I did experiment some with detecting circles back then, but didn't include the code in the book for two reasons. One reason is because the method is really quite long and would have taken a lot of explanation, which we didn't really have spare pages for. The second reasons is that I have a feeling there's a much easier and more efficient way to go about detecting a circle gesture. Because you need to build a certain amount of tolerance into gesture detection, I'm not sure that there is, but there's a least a decent chance there are better ways to detect a circle.
But, since a google search didn't turn up any sample code out there to do this, I decided I'd update the code and post it.
Please, if you see an easier way to do this and want to point it out, by all means, go for it.
You can download the sample project right here.
The sample app is very basic, it just traces the shape you draw and tells you either that it detected a circle, or tells you why it doesn't think the shape counts as a circle. I have not encapsulated this to be re-usable (yet, at least), but the technique is pretty self contained, requiring just three instance variables and overriding three of the touch handling methods. In the sample, the touch-handling code is in the view subclass, which made it easier to do the drawing, but the touch-handling should work in a view controller class as well.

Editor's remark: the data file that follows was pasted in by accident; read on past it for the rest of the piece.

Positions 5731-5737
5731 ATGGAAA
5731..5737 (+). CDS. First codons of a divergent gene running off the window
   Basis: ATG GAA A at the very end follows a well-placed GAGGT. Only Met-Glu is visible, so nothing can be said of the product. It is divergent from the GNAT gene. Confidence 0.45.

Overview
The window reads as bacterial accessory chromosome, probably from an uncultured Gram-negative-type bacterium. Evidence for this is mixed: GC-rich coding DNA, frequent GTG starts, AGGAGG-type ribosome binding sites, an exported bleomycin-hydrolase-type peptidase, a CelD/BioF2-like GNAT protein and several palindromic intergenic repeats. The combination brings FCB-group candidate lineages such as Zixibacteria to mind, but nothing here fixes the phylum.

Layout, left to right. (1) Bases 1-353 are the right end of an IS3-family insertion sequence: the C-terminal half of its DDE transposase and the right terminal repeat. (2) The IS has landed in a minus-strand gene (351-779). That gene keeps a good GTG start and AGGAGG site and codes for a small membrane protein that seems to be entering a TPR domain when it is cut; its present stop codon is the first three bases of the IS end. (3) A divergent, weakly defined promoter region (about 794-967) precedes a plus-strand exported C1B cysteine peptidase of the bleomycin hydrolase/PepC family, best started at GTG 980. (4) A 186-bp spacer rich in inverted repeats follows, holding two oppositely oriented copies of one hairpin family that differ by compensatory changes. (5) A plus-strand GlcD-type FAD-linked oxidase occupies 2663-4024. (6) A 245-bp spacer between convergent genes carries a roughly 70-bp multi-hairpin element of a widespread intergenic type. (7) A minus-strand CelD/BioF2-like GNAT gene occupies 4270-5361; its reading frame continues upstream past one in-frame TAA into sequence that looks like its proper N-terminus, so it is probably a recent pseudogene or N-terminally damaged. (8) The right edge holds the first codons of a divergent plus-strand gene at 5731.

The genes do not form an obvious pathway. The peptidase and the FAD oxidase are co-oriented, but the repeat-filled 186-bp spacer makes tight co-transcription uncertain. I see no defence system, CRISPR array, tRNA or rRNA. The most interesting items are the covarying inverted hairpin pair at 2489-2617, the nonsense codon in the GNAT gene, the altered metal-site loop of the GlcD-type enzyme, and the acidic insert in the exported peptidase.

Here's a basic description of the algorithm I've used. You can download the code to see the exact implementation.
- In touchesBegan:withEvent: store the point where the user first tapped the screen
- In touchesMoved:withEvent: store off each additional touch point that comes in, storing them in order
- in touchesEnded:withEvent:, store the final point, then do a number of checks, doing the computationally cheap ones first so as to avoid having to do any of the more computationally expensive ones by ruling out obvious non-circles. Most of these checks are based on a variance or threshold defined in a constant:
- If the end point is too far away from the start point, it's not a circle.
- If the drawing operation took more than two seconds, it's not a circle. Okay, it might be a circle, but if it took too long, it's probably not an intentional gesture. You can remove this check if you don't want it.
- If there are not a certain number of stored points, it can't be a circle. This is to avoid false positives from lingering taps.
- Loop through the stored touches and determine the top-most, bottom-most, left-most, and right-most points, and use that to determine an approximate center and an approximate average radius.
- Loop through the stored points in order, making sure:
- Each point's distance from the center is within a certain variance of the approximate average radius.
- That the angle formed from the start point, to the radius, to the current point flows in a natural order. The angle should continuously increase or decrease. If it doesn't go in sequence, then it's probably a more complex shape than a circle.
As I stated earlier, there's probably an easier, more accurate way to detect a circle, but until one comes to light, this is at least functional.